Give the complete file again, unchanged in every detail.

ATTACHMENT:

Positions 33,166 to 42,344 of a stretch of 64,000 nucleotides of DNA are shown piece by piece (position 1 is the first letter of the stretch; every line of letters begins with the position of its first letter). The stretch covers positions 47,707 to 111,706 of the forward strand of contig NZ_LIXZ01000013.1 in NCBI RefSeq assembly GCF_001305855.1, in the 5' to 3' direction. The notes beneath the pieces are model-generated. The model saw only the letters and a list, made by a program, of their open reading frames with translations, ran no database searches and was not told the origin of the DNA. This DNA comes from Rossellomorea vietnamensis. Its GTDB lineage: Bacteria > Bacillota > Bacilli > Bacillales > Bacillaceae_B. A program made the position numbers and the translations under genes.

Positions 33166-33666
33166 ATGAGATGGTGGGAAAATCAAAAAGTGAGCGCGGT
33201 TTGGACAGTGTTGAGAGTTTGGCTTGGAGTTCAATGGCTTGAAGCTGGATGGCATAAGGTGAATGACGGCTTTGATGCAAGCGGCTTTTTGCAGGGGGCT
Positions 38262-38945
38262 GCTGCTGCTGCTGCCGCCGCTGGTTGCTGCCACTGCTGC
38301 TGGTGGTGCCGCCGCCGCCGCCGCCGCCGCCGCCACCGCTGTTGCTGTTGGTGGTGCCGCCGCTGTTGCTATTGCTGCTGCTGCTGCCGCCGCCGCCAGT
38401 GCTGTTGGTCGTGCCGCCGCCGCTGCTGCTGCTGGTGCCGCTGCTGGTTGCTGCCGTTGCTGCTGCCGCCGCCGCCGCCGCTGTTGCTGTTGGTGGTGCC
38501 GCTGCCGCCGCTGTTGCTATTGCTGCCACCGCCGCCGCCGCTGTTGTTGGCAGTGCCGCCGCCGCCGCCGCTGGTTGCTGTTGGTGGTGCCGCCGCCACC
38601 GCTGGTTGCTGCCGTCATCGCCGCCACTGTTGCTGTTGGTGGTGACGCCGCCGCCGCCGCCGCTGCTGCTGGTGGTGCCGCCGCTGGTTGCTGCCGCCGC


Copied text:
Positions 33,166 to 42,344 of a stretch of 64,000 nucleotides of DNA are shown piece by piece (position 1 is the first letter of the stretch; every line of letters begins with the position of its first letter). The stretch covers positions 47,707 to 111,706 of the forward strand of contig NZ_LIXZ01000013.1 in NCBI RefSeq assembly GCF_001305855.1, in the 5' to 3' direction. The notes beneath the pieces are model-generated. The model saw only the letters and a list, made by a program, of their open reading frames with translations, ran no database searches and was not told the origin of the DNA. This DNA comes from Rossellomorea vietnamensis. Its GTDB lineage: Bacteria > Bacillota > Bacilli > Bacillales > Bacillaceae_B. A program made the position numbers and the translations under genes.

Positions 33166-33666
33166 ATGAGATGGTGGGAAAATCAAAAAGTGAGCGCGGT
33201 TTGGACAGTGTTGAGAGTTTGGCTTGGAGTTCAATGGCTTGAAGCTGGATGGCATAAGGTGAATGACGGCTTTGATGCAAGCGGCTTTTTGCAGGGGGCT
Positions 38262-38945
38262 GCTGCTGCTGCTGCCGCCGCTGGTTGCTGCCACTGCTGC
38301 TGGTGGTGCCGCCGCCGCCGCCGCCGCCGCCGCCACCGCTGTTGCTGTTGGTGGTGCCGCCGCTGTTGCTATTGCTGCTGCTGCTGCCGCCGCCGCCAGT
38401 GCTGTTGGTCGTGCCGCCGCCGCTGCTGCTGCTGGTGCCGCTGCTGGTTGCTGCCGTTGCTGCTGCCGCCGCCGCCGCCGCTGTTGCTGTTGGTGGTGCC
38501 GCTGCCGCCGCTGTTGCTATTGCTGCCACCGCCGCCGCCGCTGTTGTTGGCAGTGCCGCCGCCGCCGCCGCTGGTTGCTGTTGGTGGTGCCGCCGCCACC
38601 GCTGGTTGCTGCCGTCATCGCCGCCACTGTTGCTGTTGGTGGTGACGCCGCCGCCGCCGCCGCTGCTGCTGGTGGTGCCGCCGCTGGTTGCTGCCGCCGC